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HP's March into Simplifying NFV

Arbitrage is one of the great opportunities which presents itself repeatedly in tech. In the nineties, something called international callback allowed am...

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Independence IT, The Multivendor Desktop-as-a-Service Company

The cloud is the answer – what was the question? That seems to be a common tech theme these days and for...

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Tech to Eliminate Fast Food Minimum Wage Workers

The Momentum Machines burger robot robot explainedAs cities around the country are passing laws to ensure minimum wages are increased to a...

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Advancing Texting for the Contact Center

Last week, we explored texting within the contact center realm.  As texting becomes more prevalent in the contact center, there will...

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GENBAND Perspectives 15 Live Blog #GBP15

Welcome to the Perspectives live blog for 2015. A follow up to blogs from 2014, 2013 and 2010.The live blog officially starts...

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Serve Powerful PBX Market in the Cloud via Wave-Tel

Wave-Tel's CTO and Business Development Director explain why offering an IP PBX in the cloud is so attractive to small businesses; therefore,...

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Sponsored Data Charging - Disrupting the Mobile Industry

By: Barbara Sampson, Senior Marketing Manager, Alcatel-Lucent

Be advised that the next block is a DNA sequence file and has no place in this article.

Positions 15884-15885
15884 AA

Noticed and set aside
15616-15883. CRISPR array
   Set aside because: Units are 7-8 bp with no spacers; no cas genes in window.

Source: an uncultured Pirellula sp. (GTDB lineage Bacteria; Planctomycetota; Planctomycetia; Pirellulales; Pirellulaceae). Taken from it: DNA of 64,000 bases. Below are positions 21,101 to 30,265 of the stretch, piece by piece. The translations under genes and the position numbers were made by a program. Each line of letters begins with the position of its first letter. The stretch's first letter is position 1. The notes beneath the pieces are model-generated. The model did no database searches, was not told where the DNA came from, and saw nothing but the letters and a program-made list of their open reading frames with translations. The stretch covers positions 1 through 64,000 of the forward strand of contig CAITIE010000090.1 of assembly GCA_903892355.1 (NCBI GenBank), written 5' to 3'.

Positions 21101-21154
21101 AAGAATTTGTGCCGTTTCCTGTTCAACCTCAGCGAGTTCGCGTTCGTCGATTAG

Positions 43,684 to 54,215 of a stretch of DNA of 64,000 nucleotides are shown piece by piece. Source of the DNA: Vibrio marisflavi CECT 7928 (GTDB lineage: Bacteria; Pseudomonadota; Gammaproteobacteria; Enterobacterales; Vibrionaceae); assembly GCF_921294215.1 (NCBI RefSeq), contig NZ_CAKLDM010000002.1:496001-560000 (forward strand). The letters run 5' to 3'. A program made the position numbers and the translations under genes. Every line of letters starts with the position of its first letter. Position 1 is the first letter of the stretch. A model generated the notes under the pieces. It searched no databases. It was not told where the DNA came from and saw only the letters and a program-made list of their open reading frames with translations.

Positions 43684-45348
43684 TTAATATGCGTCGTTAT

New Service Provider Revenue Monetization Model

Just as LTE has evolved to be the predominant technology for mobile broadband providers -- generating an average data volume per user of 168% higher than 3G data – so must the traditional charging model change. One charging model growing in popularity is Sponsored Data Charging. 

Sponsored Data Charging enables mobile subscribers to view, stream, and benefit from sponsored content and use applications over the mobile service provider’s network without that data usage coming out of their monthly plan. The data charges that a subscriber would pay for the sponsored content are paid instead by the third-party provider owning the content. Even more importantly, a subscriber can test out certain sponsored applications and features for a short time to determine whether to subscribe, without impacting monthly data-plan limits.

Not only is Sponsored Data Charging built for massive broadband usage from all kinds of connected devices, it also can support emerging technologies such as VoLTE and NFV. Key target industries include advertising, retail, media, entertainment, healthcare, and financial services.

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For a Song

February 7, 2005

HGC Skype Deal

February 6, 2005



Peter Wong, Chief Executive Officer of HGC, and Niklas Zennstrom, Chief Executive Officer and co-founder of Skype, reach a co-branding agreement.(Photo: Business Wire)


What does it mean when service providers start to strike deals with Skype instead of dismissing them as  a company filling a niche? Hong Kong based Hutchinson Global Communications LTD, the operator of the largest fibre-to-the-building network in Hong Kong, today announce a partnership to promote and deliver Skype software to the Hong Kong market.

Leveraging the strength of P2P technology, the "HGC-Skype" portal will deliver superior quality voice communications to its users.




mPhase VoIP Story